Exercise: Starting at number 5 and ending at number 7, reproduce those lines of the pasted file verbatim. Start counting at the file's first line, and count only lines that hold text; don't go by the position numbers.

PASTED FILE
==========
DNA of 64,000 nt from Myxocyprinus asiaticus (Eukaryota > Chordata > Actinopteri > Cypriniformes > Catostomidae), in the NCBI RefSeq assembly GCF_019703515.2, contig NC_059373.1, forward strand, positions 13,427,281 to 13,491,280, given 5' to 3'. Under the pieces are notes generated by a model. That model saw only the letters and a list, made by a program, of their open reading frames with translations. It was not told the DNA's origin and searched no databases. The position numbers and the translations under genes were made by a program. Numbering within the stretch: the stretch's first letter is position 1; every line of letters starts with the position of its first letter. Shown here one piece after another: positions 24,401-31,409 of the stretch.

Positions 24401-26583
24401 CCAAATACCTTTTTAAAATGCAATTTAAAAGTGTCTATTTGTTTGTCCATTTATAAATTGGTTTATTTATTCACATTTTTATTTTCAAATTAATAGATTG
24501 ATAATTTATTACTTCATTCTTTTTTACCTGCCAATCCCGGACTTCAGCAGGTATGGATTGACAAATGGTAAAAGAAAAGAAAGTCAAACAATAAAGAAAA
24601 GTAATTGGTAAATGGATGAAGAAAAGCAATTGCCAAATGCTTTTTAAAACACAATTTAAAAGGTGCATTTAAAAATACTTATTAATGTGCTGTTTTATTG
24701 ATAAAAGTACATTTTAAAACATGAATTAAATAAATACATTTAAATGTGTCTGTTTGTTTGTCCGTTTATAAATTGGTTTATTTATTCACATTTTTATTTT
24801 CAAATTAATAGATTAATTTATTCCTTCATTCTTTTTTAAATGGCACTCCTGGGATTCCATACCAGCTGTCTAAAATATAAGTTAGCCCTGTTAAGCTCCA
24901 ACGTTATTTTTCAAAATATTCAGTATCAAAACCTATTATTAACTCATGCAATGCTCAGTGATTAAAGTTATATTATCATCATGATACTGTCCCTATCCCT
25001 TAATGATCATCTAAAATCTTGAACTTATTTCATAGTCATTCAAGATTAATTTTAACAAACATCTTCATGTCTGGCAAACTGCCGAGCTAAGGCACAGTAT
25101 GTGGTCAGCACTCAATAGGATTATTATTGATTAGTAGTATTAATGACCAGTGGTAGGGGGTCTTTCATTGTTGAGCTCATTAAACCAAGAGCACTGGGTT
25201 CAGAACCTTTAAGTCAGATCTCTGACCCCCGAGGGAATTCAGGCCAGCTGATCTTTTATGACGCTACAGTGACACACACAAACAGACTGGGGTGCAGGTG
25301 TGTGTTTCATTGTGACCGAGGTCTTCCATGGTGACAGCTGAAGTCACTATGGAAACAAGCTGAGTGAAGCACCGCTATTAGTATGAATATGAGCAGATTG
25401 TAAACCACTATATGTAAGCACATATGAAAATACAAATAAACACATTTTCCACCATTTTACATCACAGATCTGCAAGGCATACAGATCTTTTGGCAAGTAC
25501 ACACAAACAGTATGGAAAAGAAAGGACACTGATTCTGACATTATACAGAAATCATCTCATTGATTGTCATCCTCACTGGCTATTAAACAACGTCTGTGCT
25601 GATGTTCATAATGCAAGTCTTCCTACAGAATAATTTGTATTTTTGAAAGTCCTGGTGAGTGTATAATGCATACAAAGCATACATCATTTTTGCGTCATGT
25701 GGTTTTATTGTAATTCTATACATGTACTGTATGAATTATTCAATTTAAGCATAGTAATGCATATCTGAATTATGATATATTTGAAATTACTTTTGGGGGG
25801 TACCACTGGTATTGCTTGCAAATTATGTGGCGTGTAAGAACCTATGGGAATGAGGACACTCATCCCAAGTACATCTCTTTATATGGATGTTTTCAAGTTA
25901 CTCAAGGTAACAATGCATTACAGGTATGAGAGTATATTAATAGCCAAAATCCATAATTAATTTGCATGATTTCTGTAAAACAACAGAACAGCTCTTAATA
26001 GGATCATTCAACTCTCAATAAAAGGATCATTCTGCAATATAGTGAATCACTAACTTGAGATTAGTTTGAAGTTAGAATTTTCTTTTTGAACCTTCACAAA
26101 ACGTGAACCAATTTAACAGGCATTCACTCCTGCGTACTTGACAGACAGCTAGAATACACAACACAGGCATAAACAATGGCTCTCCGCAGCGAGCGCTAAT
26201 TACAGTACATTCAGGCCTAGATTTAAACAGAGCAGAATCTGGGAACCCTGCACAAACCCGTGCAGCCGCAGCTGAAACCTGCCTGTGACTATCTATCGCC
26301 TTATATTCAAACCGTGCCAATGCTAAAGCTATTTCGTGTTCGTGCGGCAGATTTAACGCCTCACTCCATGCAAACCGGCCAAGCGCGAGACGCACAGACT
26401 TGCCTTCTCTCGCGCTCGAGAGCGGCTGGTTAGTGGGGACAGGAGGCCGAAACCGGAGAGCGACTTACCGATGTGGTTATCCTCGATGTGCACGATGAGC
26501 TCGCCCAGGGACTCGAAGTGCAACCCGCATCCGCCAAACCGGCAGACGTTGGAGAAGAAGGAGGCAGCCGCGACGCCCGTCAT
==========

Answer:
24601 GTAATTGGTAAATGGATGAAGAAAAGCAATTGCCAAATGCTTTTTAAAACACAATTTAAAAGGTGCATTTAAAAATACTTATTAATGTGCTGTTTTATTG
24701 ATAAAAGTACATTTTAAAACATGAATTAAATAAATACATTTAAATGTGTCTGTTTGTTTGTCCGTTTATAAATTGGTTTATTTATTCACATTTTTATTTT
24801 CAAATTAATAGATTAATTTATTCCTTCATTCTTTTTTAAATGGCACTCCTGGGATTCCATACCAGCTGTCTAAAATATAAGTTAGCCCTGTTAAGCTCCA